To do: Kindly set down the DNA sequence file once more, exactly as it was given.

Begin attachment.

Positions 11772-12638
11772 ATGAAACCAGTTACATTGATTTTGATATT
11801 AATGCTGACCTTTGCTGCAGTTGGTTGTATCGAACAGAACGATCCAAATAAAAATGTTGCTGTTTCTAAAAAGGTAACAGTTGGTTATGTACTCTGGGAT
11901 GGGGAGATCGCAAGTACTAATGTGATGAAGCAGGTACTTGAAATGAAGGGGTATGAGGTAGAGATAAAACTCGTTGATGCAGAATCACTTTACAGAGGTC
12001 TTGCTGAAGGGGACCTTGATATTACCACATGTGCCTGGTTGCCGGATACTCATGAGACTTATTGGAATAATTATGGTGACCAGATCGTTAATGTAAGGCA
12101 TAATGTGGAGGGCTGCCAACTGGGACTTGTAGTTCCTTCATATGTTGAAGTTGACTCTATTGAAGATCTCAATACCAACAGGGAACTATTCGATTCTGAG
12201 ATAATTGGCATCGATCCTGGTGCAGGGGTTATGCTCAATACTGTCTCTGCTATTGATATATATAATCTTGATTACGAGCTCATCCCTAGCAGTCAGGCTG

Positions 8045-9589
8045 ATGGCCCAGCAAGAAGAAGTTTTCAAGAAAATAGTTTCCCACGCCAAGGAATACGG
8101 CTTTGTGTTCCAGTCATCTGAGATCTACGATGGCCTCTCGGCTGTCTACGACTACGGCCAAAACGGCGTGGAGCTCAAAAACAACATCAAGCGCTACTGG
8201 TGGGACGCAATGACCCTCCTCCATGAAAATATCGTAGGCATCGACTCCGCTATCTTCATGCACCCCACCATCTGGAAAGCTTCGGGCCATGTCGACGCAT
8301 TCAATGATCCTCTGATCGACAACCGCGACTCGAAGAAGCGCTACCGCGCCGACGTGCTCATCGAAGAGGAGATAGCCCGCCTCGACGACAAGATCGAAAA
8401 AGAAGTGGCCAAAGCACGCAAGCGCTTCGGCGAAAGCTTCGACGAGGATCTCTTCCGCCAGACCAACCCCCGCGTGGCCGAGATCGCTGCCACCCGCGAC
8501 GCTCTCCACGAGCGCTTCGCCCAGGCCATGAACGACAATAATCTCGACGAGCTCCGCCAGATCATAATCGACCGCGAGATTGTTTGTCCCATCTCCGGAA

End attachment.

Positions 11772-12638
11772 ATGAAACCAGTTACATTGATTTTGATATT
11801 AATGCTGACCTTTGCTGCAGTTGGTTGTATCGAACAGAACGATCCAAATAAAAATGTTGCTGTTTCTAAAAAGGTAACAGTTGGTTATGTACTCTGGGAT
11901 GGGGAGATCGCAAGTACTAATGTGATGAAGCAGGTACTTGAAATGAAGGGGTATGAGGTAGAGATAAAACTCGTTGATGCAGAATCACTTTACAGAGGTC
12001 TTGCTGAAGGGGACCTTGATATTACCACATGTGCCTGGTTGCCGGATACTCATGAGACTTATTGGAATAATTATGGTGACCAGATCGTTAATGTAAGGCA
12101 TAATGTGGAGGGCTGCCAACTGGGACTTGTAGTTCCTTCATATGTTGAAGTTGACTCTATTGAAGATCTCAATACCAACAGGGAACTATTCGATTCTGAG
12201 ATAATTGGCATCGATCCTGGTGCAGGGGTTATGCTCAATACTGTCTCTGCTATTGATATATATAATCTTGATTACGAGCTCATCCCTAGCAGTCAGGCTG

Positions 8045-9589
8045 ATGGCCCAGCAAGAAGAAGTTTTCAAGAAAATAGTTTCCCACGCCAAGGAATACGG
8101 CTTTGTGTTCCAGTCATCTGAGATCTACGATGGCCTCTCGGCTGTCTACGACTACGGCCAAAACGGCGTGGAGCTCAAAAACAACATCAAGCGCTACTGG
8201 TGGGACGCAATGACCCTCCTCCATGAAAATATCGTAGGCATCGACTCCGCTATCTTCATGCACCCCACCATCTGGAAAGCTTCGGGCCATGTCGACGCAT
8301 TCAATGATCCTCTGATCGACAACCGCGACTCGAAGAAGCGCTACCGCGCCGACGTGCTCATCGAAGAGGAGATAGCCCGCCTCGACGACAAGATCGAAAA
8401 AGAAGTGGCCAAAGCACGCAAGCGCTTCGGCGAAAGCTTCGACGAGGATCTCTTCCGCCAGACCAACCCCCGCGTGGCCGAGATCGCTGCCACCCGCGAC
8501 GCTCTCCACGAGCGCTTCGCCCAGGCCATGAACGACAATAATCTCGACGAGCTCCGCCAGATCATAATCGACCGCGAGATTGTTTGTCCCATCTCCGGAA